I have to say that I am not a lawyer and my interest in this subject came from my teaching and interest in finding real-world examples of how decision theory can/could be used. The irony is that someone called for jury duty who actually evidenced the sort of thinking that my students learn would probably be dismissed by one side or the other for “knowing too much!”

Bill: Thanks for the comments/ references. of course on “knowing too much” I take it that always refers to knowledge of the case, and not to probability and statistics. It would be funny if they turned down someone for jury duty if they performed too well on a stat question. But maybe it could happen, Nathan will weigh in.

Mayo,

I know of at least one prominent case. Physicist Neil deGrasse Tyson told a story on how he was

dismissedfrom a jury when he explained his work on how humans could be deceived by data.Nathan,

I wasn’t really expecting a definitive answer of any sort — I just wanted to know how Mayo would respond when confronted with the tension between her concept of severity as a sliding scale and the necessity to make binary go/no-go decision on “proved” guilty.

Eighty percent!? Holy shit. Remind me to never be arrested in your fine nation…

Corey: Well I did respond. The hypotheses test setting is the most apt, and once the socio-legal system indicates the standard of evidence for the case at hand*, the binary inference follows. I never heard anyone say hypotheses tests weren’t binary enough.

*Which isn’t to say this is straightforward, but rather outside the scope of statistics proper.

Mayo: Of course you answered! When I wrote that I “wanted to know how [you] would respond,” I chose my phrasing carefully. I hope I didn’t give the impression that I was trying to *stump* you — I know better than that.

I’m still curious to know how Jury Foreperson Mayo would go about assessing whether the evidence in some hypothetical trial met the burden of proof BARD.

In case anyone’s interested, here’s a link to my”Error and the Law: Exchanges with Larry Laudan” but you’d need the book to read Laudan.

Click to access Ch%209%20error%20&%20the%20law%20Laudan.pdf

Bill,

Thank you for your comments. You are certainly correct that the “probable cause” to hold a defendant for trial is not, and must not, be considered by the jury as providing a prior > 0. That would be to accredit the prosecutor’s evidence, and to wipe out the presumption of innocence promised to the defendant.

Assigning a prior of 1/N is interesting, and has been the usual suggested starting place. Still, it is a small prior, and that is not a starting belief in innocence. I don’t understand that the law requires a prior that is skeptical of guilt; it requires a presumption of innocence. And there may be other hypotheses for the cause of a crime (say an alleged murder) that do not involve the actions of a human agent. On some imagined hypotheticals, the death that is the subject of a murder claim may have been by natural causes, or self-inflicted.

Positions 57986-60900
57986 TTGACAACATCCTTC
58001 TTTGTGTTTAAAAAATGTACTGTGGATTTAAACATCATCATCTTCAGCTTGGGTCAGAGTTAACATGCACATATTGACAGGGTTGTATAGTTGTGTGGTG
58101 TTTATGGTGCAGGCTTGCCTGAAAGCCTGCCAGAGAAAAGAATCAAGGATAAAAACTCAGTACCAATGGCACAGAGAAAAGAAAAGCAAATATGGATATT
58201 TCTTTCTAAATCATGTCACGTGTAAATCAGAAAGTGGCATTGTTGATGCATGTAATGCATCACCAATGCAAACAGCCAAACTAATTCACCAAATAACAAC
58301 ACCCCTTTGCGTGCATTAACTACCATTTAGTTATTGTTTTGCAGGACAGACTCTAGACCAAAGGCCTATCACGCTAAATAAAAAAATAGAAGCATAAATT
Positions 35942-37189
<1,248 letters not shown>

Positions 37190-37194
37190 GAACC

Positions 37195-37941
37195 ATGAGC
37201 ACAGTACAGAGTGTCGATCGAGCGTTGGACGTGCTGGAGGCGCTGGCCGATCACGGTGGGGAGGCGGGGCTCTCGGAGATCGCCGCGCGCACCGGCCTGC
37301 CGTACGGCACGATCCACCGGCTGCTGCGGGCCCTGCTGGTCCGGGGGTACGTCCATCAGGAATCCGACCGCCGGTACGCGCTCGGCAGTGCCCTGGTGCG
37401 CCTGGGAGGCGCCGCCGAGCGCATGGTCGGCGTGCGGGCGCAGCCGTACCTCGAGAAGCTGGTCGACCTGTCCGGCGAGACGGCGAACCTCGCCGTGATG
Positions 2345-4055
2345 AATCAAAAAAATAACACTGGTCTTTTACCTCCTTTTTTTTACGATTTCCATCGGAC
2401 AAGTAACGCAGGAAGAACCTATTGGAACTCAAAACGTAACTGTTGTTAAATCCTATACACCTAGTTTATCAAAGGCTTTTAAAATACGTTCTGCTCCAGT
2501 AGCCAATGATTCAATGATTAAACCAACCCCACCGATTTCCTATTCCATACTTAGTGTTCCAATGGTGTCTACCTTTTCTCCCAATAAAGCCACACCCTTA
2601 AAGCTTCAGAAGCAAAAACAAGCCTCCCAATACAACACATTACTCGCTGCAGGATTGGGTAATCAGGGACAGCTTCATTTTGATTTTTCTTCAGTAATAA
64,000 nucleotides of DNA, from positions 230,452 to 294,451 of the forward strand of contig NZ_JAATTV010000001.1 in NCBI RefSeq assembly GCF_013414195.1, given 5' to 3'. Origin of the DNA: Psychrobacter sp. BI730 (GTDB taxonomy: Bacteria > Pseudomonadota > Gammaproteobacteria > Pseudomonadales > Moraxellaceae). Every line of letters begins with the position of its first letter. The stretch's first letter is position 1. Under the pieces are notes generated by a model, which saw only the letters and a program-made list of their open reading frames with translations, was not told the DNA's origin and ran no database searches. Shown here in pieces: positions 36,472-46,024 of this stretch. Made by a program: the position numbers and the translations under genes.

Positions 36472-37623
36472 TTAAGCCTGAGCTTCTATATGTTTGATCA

I will seek out Gigerenzer’s book, and any other references on this issue. I can be reached at the email, below.

Thanks.

Nathan

nathan@schachtmanlaw.com

Hi Nathan, thanks for your email.

Here’s the reason why I think a 1/N prior is justifiable.

When the authorities find a murdered person (say) they have no evidence to assign guilt to any particular person. All they know is that it was committed by someone, probably someone within the nearby population in the city of N people. It’s only when they start to evaluate evidence (and this includes evidence such as “a significant fraction of murders are committed by people known to the victim”, for example) that they start to narrow the search for suspects to a smaller group.

And even in the case that I cite above, this is evidence that will certainly be presented to the jury in one way or another, and therefore evidence that they might consider twice if they were to use a prior that was much different from the prior I recommend. For, if they use a 1/N prior, and (as is certain) the prosecution brings that information to their attention, in one way or another, the information that the perpetrator probably knew the victim can be taken into account in a principled way.

It seems like the numerator could in some cases be greater than 1.

You can’t do better than to give an order of magnitude estimate. The important point is that the prior be quite skeptical of guilt, and let the evidence speak for itself to (possibly) overcome that skepticism. And as I said, in our system the jury is the sole judge of that evidence.

You wrote, “Assigning a prior of 1/N is interesting, and has been the usual suggested starting place. Still, it is a small prior, and that is not a starting belief in innocence.”

I think I may not be understanding you correctly. A prior 1/N is for me a prior on guilt. It says that there are N people in the city, one of which is guilty, so the probability that the particular person that you have picked off the street has a probability 1/N of being guilty. It says that it is almost certain, probability (N-1)/N that that person is innocent. That is a starting belief in innocence.